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Costs and Gains to Postponement: How Changes in the Age of Parenthood Influence the Health and Well-being of Children, the Parents, and Populations (COSTPOST)
Date du début: 1 févr. 2014, Date de fin: 31 janv. 2019 PROJET  TERMINÉ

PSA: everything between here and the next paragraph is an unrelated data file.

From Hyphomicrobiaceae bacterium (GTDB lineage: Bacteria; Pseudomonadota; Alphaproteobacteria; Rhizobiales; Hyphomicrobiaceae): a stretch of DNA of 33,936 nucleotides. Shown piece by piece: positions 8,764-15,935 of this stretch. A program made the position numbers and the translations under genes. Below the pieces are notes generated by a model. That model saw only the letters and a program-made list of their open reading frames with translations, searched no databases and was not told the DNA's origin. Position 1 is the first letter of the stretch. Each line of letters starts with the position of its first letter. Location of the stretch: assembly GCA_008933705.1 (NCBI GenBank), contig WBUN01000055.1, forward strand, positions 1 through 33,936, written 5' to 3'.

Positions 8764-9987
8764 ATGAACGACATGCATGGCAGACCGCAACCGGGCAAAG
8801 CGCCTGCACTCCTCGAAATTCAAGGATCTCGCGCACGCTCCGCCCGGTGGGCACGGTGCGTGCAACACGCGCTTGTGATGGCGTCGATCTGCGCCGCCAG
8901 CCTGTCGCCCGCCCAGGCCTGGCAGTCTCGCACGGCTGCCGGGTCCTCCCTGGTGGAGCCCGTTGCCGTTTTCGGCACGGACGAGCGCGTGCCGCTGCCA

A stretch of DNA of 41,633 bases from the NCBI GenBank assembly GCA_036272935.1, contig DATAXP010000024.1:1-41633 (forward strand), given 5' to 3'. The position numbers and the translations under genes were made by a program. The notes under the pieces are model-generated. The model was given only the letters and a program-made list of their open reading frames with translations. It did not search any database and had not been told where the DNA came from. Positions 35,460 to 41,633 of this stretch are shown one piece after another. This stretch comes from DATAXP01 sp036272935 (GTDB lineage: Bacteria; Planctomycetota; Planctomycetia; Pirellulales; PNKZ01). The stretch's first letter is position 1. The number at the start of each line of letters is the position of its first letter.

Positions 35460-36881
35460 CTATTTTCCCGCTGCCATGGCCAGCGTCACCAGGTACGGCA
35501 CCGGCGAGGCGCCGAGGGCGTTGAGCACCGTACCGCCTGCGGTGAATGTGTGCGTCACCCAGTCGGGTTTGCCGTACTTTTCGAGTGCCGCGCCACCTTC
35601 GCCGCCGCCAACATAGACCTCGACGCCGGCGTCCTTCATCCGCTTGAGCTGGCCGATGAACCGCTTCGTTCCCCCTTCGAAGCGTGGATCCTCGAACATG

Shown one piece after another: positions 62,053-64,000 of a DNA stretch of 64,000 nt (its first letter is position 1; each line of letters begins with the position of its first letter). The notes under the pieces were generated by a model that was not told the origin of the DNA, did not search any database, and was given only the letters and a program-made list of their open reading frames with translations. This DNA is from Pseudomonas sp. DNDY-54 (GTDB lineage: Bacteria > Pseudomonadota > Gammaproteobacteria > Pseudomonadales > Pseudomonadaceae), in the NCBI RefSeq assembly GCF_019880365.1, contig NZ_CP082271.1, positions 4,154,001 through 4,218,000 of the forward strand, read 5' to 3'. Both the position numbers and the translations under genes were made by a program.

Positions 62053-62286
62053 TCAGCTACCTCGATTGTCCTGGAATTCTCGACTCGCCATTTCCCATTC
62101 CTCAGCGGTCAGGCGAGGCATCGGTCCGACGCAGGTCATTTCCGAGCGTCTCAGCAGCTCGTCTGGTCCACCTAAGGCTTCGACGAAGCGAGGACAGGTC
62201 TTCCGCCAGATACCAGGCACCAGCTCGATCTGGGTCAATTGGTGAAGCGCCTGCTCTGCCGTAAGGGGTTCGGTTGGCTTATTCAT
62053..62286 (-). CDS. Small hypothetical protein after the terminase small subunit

Advanced maternal and paternal ages are associated with a range of negative offspring outcomes, and have been estimated to have population-level health effects comparable to those of obesity. This project analyses the health and well-being consequences of fertility postponement, focusing on three previously unanswered questions. Project A assesses the causality of the advanced parental age-offspring outcomes association. The existing literature is largely associational. Using innovative methods that allow me to control for previously unanalysed factors, I test the causality of this association and produce new estimates for the population level health impact of advanced parental age. Project B focuses on the role of the environment. Since health improves over cohorts, can postponement of parenthood – which means that the child is born to a later cohort – improve offspring outcomes? Moreover, does the environment influence the young parental age effect on the offspring? Project C analyses the implications of postponed parenthood on parental subjective well-being, which is critical for both child and parental health, but has not been analysed before.Each of the three sub-projects has the potential for producing ground-breaking results with important policy implications and large impact on both demography and on other disciplines. Project A either confirms that the social process of fertility postponement is an important public health threat, or shows that the health effects of postponement have been grossly overestimated. Project B may revolutionise the way postponement is seen: if the cohort trend hypothesis is found to be true, the assumption that postponement has a positive effect on offspring outcomes at the individual level will be confirmed. Project C provides an innovative analysis of a neglected outcome that is critically related to child health and will advance our knowledge of the motivation for fertility postponement.